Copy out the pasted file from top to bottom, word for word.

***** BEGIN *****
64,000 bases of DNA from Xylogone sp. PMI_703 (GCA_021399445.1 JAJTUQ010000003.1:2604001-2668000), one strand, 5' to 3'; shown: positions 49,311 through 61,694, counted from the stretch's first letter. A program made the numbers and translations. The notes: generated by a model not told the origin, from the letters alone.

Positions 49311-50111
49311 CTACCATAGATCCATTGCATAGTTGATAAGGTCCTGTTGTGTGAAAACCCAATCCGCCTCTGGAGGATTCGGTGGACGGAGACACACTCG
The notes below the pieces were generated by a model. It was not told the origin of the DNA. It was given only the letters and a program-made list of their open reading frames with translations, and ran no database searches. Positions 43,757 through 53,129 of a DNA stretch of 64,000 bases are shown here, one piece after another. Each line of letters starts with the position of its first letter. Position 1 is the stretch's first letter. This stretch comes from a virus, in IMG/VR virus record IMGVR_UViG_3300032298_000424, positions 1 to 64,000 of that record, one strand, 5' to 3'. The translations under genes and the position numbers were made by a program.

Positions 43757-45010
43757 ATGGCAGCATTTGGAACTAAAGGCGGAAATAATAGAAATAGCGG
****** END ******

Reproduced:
64,000 bases of DNA from Xylogone sp. PMI_703 (GCA_021399445.1 JAJTUQ010000003.1:2604001-2668000), one strand, 5' to 3'; shown: positions 49,311 through 61,694, counted from the stretch's first letter. A program made the numbers and translations. The notes: generated by a model not told the origin, from the letters alone.

Positions 49311-50111
49311 CTACCATAGATCCATTGCATAGTTGATAAGGTCCTGTTGTGTGAAAACCCAATCCGCCTCTGGAGGATTCGGTGGACGGAGACACACTCG
The notes below the pieces were generated by a model. It was not told the origin of the DNA. It was given only the letters and a program-made list of their open reading frames with translations, and ran no database searches. Positions 43,757 through 53,129 of a DNA stretch of 64,000 bases are shown here, one piece after another. Each line of letters starts with the position of its first letter. Position 1 is the stretch's first letter. This stretch comes from a virus, in IMG/VR virus record IMGVR_UViG_3300032298_000424, positions 1 to 64,000 of that record, one strand, 5' to 3'. The translations under genes and the position numbers were made by a program.

Positions 43757-45010
43757 ATGGCAGCATTTGGAACTAAAGGCGGAAATAATAGAAATAGCGG